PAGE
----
Biological systems can be large. A pond-size microbial mat, for instance, or a human organ.
They can be small—the size of cells, or as tiny as molecules performing an outsize metabolic task on which life or health depends.
Whatever size, biological systems are so complex that it is a grand challenge to understand them, let alone predict, design, or control them. Adding to these challenges is the complexity of the data derived from high-throughput metabolomics, proteomics, and genomics assays.
These grand challenges are our mission. We address them by combining data analytics, model-based experimental design, and theory to interpret, predict, and design biological systems.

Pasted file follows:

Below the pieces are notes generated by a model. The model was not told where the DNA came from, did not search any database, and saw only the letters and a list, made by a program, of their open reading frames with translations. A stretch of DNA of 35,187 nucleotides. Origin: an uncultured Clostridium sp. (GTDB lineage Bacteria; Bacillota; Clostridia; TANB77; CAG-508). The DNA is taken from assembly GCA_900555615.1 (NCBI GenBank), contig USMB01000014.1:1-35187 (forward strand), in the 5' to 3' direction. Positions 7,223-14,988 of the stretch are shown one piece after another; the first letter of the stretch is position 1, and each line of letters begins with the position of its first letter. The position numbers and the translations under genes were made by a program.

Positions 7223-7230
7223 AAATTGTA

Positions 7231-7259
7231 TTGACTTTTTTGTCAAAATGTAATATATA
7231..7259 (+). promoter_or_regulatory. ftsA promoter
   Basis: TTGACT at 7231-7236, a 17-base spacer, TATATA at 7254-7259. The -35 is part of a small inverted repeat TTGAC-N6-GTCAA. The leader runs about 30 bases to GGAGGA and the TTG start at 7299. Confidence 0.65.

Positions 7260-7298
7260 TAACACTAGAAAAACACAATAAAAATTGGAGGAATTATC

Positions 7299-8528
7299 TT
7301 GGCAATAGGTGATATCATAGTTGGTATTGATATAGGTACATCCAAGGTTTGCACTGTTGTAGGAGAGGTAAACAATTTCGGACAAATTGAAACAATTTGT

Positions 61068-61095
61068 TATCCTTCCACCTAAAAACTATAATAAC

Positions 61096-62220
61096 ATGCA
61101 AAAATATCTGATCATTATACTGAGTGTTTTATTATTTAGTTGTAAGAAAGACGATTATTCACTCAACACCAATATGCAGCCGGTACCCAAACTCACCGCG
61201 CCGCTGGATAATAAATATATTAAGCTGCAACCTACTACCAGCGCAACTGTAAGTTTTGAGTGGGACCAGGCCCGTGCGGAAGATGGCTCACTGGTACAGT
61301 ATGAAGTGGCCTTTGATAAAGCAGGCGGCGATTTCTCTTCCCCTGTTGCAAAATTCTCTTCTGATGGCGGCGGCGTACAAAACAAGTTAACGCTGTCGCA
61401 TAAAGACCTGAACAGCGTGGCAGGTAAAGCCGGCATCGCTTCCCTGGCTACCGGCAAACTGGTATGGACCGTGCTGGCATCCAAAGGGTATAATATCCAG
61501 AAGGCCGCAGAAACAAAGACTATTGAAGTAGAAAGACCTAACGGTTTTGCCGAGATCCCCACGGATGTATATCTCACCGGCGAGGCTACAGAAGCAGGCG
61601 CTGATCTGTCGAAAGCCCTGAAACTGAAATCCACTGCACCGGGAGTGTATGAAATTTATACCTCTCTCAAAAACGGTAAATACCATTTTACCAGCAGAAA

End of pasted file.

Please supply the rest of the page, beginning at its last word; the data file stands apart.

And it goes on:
We statistically analyze, mine, and visualize high-throughput biological data. We model system dynamics and energetics using mathematics and physics. And we perform integrated analyses of regulatory networks and metabolic pathways.
At Pacific Northwest National Laboratory, computational biology is the organizing framework that reveals fundamental processes and principles. These include biomolecular signatures of dysbiosis; regulatory network structure; dynamics of pathways, processes, and microbial interactions; the thermodynamic characterization of molecules, pathways, and cells; and the emergence of higher-order cellular and multicellular capabilities.
We address issues of national importance, ranging from scalable bioprocesses to health to evolving terrestrial and aquatic ecosystems.
Our goal is to advance a fundamental understanding of biological processes by integrating data, modeling, and theory into the scientific process.
- Computational Biology Group GitHub
- EMSL Computing
- Computational Mass Spectrometry at PNNL